Second, a surety bond reduces the financial risk to the obligee of working with a smaller company because it acts as a guarantee that the obligee will recoup losses if the principal fails to finish the job.

Once a surety agrees to guarantee a business, the relationship can last a long time, over several future projects.

Types of surety bonds

Thousands of types of surety bonds exist, depending on the type of work involved or state or local laws. According to the National Association of Surety Bond Producers, a trade association, there are two main types of surety bonds: contract and commercial.

Contract bonds

Contract surety bonds are meant for construction projects, so they are also known as construction bonds. The obligee and principal in this case are the project owner and a contractor hired to carry out the project. Within contract surety bonds, there are four subtypes:

  1. Bid bond: This type of bond covers the project owner if a contractor wins a project bid but does not end up signing a contract.

  2. Payment bond: This bond guarantees a project owner that a contractor will pay bills for labor and materials or to subcontractors and suppliers.

  3. Performance bond: This bond assures the project owner that if a contractor does not perform the work, the surety will find another contractor to ensure the project is completed according to the contract.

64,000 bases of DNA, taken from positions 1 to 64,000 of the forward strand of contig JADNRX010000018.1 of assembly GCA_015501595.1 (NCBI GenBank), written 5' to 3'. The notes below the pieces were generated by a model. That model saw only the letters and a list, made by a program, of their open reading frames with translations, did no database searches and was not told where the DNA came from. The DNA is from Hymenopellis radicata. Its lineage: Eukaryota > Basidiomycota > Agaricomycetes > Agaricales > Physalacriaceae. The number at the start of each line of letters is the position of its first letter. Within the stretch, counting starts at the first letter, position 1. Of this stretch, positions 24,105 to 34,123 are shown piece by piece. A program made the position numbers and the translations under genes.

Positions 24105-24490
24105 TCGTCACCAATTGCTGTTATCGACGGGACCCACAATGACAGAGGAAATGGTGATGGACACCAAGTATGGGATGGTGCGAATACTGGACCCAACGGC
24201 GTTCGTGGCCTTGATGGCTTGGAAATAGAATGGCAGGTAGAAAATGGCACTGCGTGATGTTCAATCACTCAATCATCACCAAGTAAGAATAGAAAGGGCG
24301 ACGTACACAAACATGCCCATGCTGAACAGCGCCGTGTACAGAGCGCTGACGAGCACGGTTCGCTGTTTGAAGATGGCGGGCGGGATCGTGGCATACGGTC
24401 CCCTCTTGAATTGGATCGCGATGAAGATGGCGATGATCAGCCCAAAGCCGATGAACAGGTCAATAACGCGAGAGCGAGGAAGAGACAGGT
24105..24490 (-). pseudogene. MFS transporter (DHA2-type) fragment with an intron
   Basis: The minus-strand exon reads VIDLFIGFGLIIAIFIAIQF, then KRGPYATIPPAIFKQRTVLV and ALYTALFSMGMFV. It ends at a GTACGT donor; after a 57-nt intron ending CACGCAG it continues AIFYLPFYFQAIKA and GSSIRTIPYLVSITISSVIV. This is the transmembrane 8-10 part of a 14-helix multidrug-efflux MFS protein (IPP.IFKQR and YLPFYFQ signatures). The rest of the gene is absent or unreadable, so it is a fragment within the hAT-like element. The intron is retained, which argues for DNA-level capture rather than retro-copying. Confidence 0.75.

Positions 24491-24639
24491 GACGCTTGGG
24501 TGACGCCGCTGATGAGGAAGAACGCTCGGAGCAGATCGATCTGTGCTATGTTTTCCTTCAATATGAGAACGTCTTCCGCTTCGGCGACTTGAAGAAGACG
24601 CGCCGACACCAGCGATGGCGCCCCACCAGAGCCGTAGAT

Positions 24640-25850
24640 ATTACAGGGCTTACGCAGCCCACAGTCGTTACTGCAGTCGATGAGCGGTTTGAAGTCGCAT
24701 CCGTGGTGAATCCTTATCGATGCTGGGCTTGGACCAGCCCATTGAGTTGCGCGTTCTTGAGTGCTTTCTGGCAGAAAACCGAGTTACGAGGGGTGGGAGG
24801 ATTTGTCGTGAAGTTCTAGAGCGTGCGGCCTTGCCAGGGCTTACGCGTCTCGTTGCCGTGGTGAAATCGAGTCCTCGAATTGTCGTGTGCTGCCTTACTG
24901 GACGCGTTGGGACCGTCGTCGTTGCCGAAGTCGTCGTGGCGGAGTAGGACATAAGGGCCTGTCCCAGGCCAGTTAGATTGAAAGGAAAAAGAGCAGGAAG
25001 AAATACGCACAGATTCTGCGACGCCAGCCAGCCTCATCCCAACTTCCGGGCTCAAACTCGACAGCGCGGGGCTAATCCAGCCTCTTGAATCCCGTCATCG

4. Warranty or maintenance bond: The project owner is protected against any material defects or workmanship issues that may be found during the warranty period.

Commercial bonds

Commercial surety bonds are typically required by federal, state and local governments to ensure work is performed according to specific regulations or to protect public interest. For small-business owners, the most relevant types of commercial bonds are license and permit bonds, which are required by government agencies as a condition for obtaining a license or permit. Professions that may require license or permit bonds include auto dealers, plumbers, liquor store owners and mortgage brokers.

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How to get a surety bond

Businesses can buy surety bonds from many construction business insurance companies, including:

  • Travelers was the largest writer of fidelity and surety bonds by premium value in the first half of 2021, according to the Surety and Fidelity Association of America.

  • The Hartford has a dedicated bond division that can issue commercial as well as construction surety bonds.

  • Nationwide offers commercial, construction and court surety bonds, along with fidelity bonds.

You’ll need to find an independent insurance broker or agent near you to purchase a surety bond from these insurance companies.

The Small Business Administration also guarantees some types of surety bonds. This way, the SBA will reduce the risk for a surety company so that it can offer bonds to more small businesses. The SBA charges the business a small fee — 0.6% of the contract price — for performance and payment bond guarantees.

To find a list of authorized agents who work with the SBA to guarantee surety bonds, visit SBA.gov.